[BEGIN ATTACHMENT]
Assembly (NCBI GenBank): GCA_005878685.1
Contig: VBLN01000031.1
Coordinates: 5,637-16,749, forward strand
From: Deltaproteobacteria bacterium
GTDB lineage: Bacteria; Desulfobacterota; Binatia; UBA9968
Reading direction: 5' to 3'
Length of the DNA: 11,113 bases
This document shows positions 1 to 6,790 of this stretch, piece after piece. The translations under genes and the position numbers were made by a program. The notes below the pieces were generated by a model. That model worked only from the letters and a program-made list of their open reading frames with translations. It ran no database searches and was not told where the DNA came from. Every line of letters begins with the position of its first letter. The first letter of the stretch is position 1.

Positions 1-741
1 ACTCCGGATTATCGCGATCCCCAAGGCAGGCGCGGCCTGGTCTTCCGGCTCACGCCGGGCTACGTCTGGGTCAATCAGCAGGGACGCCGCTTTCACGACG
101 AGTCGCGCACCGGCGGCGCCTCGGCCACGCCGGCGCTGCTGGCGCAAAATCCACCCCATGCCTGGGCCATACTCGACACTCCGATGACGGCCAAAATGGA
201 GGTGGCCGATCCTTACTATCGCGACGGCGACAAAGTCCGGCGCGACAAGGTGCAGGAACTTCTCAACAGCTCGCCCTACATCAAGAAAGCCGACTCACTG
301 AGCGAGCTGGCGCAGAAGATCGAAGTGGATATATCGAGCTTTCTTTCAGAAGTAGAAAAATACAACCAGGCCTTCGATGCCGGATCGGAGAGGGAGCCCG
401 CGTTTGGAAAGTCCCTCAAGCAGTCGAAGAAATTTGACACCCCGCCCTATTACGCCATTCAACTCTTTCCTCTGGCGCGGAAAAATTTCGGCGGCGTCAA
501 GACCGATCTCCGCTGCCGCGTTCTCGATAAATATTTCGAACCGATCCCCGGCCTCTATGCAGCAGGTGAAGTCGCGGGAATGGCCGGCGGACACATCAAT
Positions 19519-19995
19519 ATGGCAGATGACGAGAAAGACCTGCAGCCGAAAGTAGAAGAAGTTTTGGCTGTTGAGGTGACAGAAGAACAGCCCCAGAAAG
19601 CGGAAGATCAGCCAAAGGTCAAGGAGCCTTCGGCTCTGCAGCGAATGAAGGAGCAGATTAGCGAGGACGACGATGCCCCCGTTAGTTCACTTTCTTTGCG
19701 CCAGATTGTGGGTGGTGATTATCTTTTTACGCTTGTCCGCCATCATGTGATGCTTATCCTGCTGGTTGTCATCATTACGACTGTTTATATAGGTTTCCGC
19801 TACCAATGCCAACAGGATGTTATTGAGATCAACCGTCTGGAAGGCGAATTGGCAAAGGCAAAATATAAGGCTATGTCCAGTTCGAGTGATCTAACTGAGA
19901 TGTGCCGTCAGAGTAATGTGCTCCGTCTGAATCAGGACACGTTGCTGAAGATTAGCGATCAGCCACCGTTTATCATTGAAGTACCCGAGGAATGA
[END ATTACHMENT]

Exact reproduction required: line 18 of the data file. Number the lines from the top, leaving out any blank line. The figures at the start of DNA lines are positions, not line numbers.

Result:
19601 CGGAAGATCAGCCAAAGGTCAAGGAGCCTTCGGCTCTGCAGCGAATGAAGGAGCAGATTAGCGAGGACGACGATGCCCCCGTTAGTTCACTTTCTTTGCG